— Lippincott's Magazine, Volume 11, No. 26, May, 1873 • Various

... Samadhi. No ordinary means will then call you back to the world that you have left.[FN4: An Indian yogi in Samadhi, discovered in a forest by some ignorant and brutal Englishmen, was so violently ill used that he returned to his tortured body, only to leave it again at once by death.] This will also explain to you the phrase in The Secret Doctrine that the Adept " begins his Samadhi on the atmic plane " When a Jivan-mukta enters into Samadhi, he begins it on the atmic plane. All planes below the atmic are one plane for him. ...
— An Introduction to Yoga • Annie Besant

... denial; We must have a trial: For really this morning I've nothing to do." Said the mouse to the cur, "Such a trial, dear Sir, With no jury or judge, would be wasting our breath." "I'll be judge, I'll be jury," Said cunning old Fury: "I'll try the whole cause, and condemn you to death."' ...
— Alice's Adventures in Wonderland • Lewis Carroll

... death) Contagious, often fatal epidemic disease caused by the bacterium Yersinia (syn. Pasteurella) pestis, transmitted from person to person or by the bite of fleas from an infected rodent, especially a rat; produces chills, fever, vomiting, ...
— Mother's Remedies - Over One Thousand Tried and Tested Remedies from Mothers - of the United States and Canada • T. J. Ritter

... enough to please his master's daughter. He married the daughter and succeeded to Child's Brewery, made much money, and had himself an only daughter, whom he married to a lord. Henry Thrale's father was a nephew of Halseys, who had worked in the brewery for twenty years, when, after Halsey's death, he gave security for thirty thousand pounds as the price of the business, to which a noble lord could not succeed. In eleven years he had paid the purchase-money, and was making a large fortune. To this business his son, who was Johnson's friend, ...
— Anecdotes of the late Samuel Johnson, LL.D. - during the last twenty years of his life • Hester Lynch Piozzi

... even deeper than before, and the flush, with her instinctive look to me that accompanied it, made my heart leap. Tarrano's face had darkened. "You would not have me put him to death, ...
— Tarrano the Conqueror • Raymond King Cummings

... forbidden even to associate with those engaged in such a trade. Colonists were stringently enjoined from having anything to do with them. In 1569 an order was issued for the seizure of all goods sent to the colonies on the account of foreigners, and a royal cedula of 1614 decreed the penalty of death and confiscation upon any who connived at the participation of foreigners in Spanish colonial commerce.[33] It was impossible, however, to maintain so complete an exclusion when the products of Spain fell far short of supplying the needs of the colonists. Foreign merchants ...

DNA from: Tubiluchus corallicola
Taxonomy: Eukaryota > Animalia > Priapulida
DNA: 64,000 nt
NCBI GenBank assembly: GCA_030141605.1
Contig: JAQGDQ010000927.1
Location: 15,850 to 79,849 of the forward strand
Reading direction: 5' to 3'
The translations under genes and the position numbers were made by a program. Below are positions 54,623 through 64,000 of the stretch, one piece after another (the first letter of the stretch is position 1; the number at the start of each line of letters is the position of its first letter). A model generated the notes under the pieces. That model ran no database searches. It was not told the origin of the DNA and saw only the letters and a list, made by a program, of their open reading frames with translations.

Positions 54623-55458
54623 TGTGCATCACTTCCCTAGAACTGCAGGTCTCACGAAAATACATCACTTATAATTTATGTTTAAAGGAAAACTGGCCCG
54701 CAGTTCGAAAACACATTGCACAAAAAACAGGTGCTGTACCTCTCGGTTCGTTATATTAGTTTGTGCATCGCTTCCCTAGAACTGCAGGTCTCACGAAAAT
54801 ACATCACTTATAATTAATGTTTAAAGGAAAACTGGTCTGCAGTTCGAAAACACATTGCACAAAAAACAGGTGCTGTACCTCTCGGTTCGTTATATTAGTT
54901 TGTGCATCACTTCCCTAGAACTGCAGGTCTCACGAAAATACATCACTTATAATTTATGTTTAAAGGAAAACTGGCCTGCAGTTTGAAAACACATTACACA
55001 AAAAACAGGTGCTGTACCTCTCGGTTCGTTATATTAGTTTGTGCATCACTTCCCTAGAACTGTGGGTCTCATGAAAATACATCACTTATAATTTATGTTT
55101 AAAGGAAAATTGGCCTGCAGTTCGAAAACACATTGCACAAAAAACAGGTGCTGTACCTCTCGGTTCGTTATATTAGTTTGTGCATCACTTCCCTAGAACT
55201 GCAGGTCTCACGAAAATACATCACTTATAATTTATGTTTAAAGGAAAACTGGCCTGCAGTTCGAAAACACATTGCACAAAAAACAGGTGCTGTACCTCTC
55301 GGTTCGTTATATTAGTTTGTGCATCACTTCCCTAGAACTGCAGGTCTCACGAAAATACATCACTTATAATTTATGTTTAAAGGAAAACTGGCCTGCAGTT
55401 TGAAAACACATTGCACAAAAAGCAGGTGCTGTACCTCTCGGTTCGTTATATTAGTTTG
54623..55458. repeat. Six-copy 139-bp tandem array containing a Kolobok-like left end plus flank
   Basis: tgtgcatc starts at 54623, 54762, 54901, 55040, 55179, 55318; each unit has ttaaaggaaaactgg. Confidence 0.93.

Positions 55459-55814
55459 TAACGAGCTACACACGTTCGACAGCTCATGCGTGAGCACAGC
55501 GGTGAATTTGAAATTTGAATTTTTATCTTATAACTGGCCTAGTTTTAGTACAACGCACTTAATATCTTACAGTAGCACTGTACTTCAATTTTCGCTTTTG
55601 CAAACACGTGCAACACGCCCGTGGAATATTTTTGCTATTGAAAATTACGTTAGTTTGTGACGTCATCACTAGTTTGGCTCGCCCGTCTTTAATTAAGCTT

— The Buccaneers in the West Indies in the XVII Century • Clarence Henry Haring

... which you could have laid four fingers fiat, down through the hair and into the back of the man's neck, so close to the big blood-vessel that you could see it beat under its film of tissue—the only thing between him and death. I thought of it a day or two later when I was reading a book about the Austrian army officer's life, written by an English lady, and came across the phrase: '"Sharpen ...
— Antwerp to Gallipoli - A Year of the War on Many Fronts—and Behind Them • Arthur Ruhl

... not think proper to pursue the enemy, the carnage was not great. The Irish lost fifteen hundred men, and the English about one-third of that number; though the victory was dearly purchased, considering the death of the gallant duke of Schomberg, who fell in the eighty-second year of his age, after having rivalled the best generals of the time in military reputation. He was descended of a noble family in the Palatinate, and his mother was an English woman, daughter of lord Dudley. Being obliged ...
— The History of England in Three Volumes, Vol.II. - From William and Mary to George II. • Tobias Smollett

... when the Angels were no more to see, Re-entering those gates of space,—whose key Love keeps on that side, and on this side death— Each shepherd to the other whispering saith, Lest he should miss some lingering symphonies Of that departing music, "Let us rise And go even now to Bethlehem, and spy This which is come to pass, shewed graciously By ...
— In The Yule-Log Glow—Book 3 - Christmas Poems from 'round the World • Various